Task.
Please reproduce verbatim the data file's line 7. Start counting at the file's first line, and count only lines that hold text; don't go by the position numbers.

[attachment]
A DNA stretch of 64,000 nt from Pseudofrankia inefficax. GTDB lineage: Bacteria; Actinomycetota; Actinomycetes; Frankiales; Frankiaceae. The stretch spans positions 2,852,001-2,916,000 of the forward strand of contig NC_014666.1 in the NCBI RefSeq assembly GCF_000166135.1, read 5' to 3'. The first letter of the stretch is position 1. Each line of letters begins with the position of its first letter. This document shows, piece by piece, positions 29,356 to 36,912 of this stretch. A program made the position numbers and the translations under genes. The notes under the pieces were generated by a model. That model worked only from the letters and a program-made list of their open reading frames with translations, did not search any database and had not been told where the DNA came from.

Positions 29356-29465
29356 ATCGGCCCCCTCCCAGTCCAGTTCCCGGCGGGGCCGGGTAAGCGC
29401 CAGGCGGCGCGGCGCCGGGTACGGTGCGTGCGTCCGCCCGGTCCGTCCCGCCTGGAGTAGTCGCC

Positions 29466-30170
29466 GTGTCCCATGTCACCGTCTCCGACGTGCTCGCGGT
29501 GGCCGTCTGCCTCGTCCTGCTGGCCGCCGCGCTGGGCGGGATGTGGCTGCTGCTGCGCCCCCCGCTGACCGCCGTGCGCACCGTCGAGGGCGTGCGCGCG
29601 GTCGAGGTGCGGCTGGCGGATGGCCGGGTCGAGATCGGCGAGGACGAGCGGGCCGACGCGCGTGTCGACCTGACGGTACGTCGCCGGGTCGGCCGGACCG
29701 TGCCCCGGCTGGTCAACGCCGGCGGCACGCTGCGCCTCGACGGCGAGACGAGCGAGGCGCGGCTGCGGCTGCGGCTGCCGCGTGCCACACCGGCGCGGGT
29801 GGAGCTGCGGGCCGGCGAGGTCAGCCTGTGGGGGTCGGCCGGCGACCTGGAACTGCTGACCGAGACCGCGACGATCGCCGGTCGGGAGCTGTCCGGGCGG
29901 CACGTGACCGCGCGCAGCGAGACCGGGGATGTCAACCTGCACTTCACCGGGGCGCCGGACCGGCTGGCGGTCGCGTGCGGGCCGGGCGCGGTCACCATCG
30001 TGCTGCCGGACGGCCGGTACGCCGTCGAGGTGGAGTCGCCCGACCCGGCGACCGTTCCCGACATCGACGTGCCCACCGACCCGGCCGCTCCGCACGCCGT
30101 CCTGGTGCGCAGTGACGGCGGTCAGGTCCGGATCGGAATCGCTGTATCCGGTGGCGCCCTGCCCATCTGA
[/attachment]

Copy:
29501 GGCCGTCTGCCTCGTCCTGCTGGCCGCCGCGCTGGGCGGGATGTGGCTGCTGCTGCGCCCCCCGCTGACCGCCGTGCGCACCGTCGAGGGCGTGCGCGCG